Captain David Hall

12 Pages Posted: 10 Jun 2009

See all articles by Alexander Horniman

Alexander Horniman

University of Virginia - Darden School of Business

T. Lax

University of Virginia - Darden School of Business


This technical note provides a pedagogical overview of management communication for MBA education.




Army Captain David Hall looked out the window of his office at Fort Bragg, North Carolina, on January 20, 1994, and reflected on the unbelievable turn of events. As the commander of a UH-60 Blackhawk assault helicopter company, he had spent the past year selling his vision of what he wanted the unit to become. Though progress had been slow at times and often caused him to doubt and second-guess the viability of his goals, David thought that the company was finally past its biggest obstacles. The long hours and late nights working with the mechanics to repair helicopters in the aircraft maintenance hangar, the endless property inventories and account reconciliations, the phone calls at 3 a.m., and the months away from his family for training in California and Arkansas all seemed worth the sacrifices. Now, David questioned everything. He had received an unexpected phone call from his battalion commander, Lieutenant Colonel Walter Hubbard after arriving at work that morning. Hubbard told David to report to his office immediately.

Captain Hall had arrived at work later than usual after a night vision goggle training flight that ended that morning at 3:30 a.m. The scene when he arrived at 9:15 a.m. could best be described as pandemonium. The company's pilots and mechanics were scrambling to get an aircraft launched for a last-minute mission to pick up a three-star general at nearby Semore Johnson Air Force Base. After asking the flight operations officer for a quick situation update and driving to the hanger to ensure that the helicopter was ready to fly, he drove on to Hubbard's office. When he got there, he found his boss and a fellow commander, Captain Scott Davis, in the colonel's office. Hubbard was dressed in civilian clothes, which was unusual, and looked haggard and tired. He apparently had also had a late night. Getting right to the point, Hubbard told Davis and Hall that the Brigade Commander, Colonel Mitchell Cutter, wanted both captains to submit written requests to be relieved from command. Hall was floored. Relief from command was the kiss of death for an officer's career. After more than five successful years in the army, he was being asked to give up the position that he had worked so diligently to get. Hall was being asked to admit that he had failed in his responsibility as a leader and company commander. He was, in effect, being asked to request an end to his army career.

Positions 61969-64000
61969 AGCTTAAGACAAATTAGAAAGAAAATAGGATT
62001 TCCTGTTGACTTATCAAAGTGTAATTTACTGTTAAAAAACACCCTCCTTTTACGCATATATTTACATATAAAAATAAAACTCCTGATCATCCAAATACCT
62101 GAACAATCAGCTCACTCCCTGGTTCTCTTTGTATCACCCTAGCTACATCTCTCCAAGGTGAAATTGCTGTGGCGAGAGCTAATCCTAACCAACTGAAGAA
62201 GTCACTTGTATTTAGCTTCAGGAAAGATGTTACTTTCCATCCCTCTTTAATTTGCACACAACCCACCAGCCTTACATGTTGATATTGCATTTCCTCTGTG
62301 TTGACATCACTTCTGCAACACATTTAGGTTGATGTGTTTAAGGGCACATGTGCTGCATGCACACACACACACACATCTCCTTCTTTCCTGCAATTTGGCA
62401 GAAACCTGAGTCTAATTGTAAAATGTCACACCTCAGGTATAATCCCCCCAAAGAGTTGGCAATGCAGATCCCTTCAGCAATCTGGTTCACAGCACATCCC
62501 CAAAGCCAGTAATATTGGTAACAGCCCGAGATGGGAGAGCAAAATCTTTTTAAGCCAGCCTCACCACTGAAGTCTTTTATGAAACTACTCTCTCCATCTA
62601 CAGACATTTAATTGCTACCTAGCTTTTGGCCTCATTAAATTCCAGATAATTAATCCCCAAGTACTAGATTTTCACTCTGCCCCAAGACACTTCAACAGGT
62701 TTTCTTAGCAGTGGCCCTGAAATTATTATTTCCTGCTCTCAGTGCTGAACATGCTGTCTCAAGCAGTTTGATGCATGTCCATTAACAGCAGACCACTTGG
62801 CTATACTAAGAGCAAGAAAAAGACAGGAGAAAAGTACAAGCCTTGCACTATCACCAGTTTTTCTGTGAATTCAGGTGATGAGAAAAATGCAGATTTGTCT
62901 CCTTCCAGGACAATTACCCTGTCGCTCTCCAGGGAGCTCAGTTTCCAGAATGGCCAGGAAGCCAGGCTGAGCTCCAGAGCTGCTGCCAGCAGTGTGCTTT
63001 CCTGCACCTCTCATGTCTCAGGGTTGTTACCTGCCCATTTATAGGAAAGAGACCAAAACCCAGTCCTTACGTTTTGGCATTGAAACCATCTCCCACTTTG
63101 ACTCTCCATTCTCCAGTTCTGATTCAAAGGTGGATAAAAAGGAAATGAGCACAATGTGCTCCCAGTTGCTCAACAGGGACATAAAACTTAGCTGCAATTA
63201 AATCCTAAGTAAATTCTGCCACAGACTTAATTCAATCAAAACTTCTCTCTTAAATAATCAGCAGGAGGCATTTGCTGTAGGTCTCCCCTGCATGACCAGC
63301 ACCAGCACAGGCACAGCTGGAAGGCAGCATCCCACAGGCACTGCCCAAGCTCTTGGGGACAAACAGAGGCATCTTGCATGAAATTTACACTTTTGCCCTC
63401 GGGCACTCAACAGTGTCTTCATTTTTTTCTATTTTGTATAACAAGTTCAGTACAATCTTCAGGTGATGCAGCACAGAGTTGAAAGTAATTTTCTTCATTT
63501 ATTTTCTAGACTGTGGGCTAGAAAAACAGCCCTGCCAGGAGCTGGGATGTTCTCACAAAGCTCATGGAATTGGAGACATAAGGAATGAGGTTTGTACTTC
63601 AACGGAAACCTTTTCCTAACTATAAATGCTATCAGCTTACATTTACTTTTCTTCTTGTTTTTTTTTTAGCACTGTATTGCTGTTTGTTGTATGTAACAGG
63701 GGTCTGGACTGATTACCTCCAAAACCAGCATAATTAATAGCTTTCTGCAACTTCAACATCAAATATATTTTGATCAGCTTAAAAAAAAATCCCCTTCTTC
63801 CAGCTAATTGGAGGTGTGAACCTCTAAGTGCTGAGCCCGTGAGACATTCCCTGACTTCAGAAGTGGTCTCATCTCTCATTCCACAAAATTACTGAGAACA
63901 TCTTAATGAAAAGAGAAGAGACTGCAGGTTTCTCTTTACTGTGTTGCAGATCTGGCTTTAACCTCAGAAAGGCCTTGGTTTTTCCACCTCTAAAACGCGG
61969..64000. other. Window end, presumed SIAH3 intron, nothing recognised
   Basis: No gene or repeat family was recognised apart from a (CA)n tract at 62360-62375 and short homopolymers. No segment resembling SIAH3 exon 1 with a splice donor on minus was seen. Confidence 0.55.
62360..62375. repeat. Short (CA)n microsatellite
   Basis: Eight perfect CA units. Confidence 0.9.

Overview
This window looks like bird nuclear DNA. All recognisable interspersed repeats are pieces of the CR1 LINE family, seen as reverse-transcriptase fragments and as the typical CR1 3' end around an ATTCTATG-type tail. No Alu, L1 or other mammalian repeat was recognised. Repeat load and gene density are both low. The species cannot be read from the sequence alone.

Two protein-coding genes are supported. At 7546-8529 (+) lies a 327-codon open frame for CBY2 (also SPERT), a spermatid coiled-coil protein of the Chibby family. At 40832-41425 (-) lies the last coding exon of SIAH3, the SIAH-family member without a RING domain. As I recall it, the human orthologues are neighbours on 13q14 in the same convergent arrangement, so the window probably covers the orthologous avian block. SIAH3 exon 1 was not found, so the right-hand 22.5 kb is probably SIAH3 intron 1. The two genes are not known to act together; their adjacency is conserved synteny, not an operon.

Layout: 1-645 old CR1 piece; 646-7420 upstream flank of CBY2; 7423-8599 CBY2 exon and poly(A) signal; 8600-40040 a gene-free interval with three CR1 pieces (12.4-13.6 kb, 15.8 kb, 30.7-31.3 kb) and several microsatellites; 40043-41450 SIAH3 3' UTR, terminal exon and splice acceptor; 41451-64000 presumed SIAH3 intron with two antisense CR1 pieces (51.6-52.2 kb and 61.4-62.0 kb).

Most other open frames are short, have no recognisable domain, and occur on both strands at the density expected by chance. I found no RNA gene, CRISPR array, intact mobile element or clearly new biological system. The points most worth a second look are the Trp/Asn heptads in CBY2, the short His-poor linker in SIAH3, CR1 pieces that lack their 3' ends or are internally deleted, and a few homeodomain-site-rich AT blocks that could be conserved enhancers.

When he returned to his office, Hall realized that his hands were still shaking. He was angry and confused, and he did not know what to do next. The company had struggled to make progress under his leadership, but with good reason considering the challenges they faced when he took command of the unit. Had his performance been so poor that his senior commander felt that he was incapable of commanding troops? What had he done, or failed to do, that caused the Brigade Commander to request his resignation? Where had he failed? What did this situation say about his leadership and his future in the army? As he looked out at the gray North Carolina sky, he closed his eyes and thought about his alternatives.

Captain David M. Hall, Captain, U.S. Army

. . .

Keywords: communication process, communication strategy

Suggested Citation

Horniman, Alexander and Lax, T., Captain David Hall. Darden Case No. UVA-E-0124, Available at SSRN:

Alexander Horniman (Contact Author)

University of Virginia - Darden School of Business ( email )

P.O. Box 6550
Charlottesville, VA 22906-6550
United States


T. Lax

University of Virginia - Darden School of Business

P.O. Box 6550
Charlottesville, VA 22906-6550
United States

Here is the Coronavirus
related research on SSRN

Paper statistics

Abstract Views
PlumX Metrics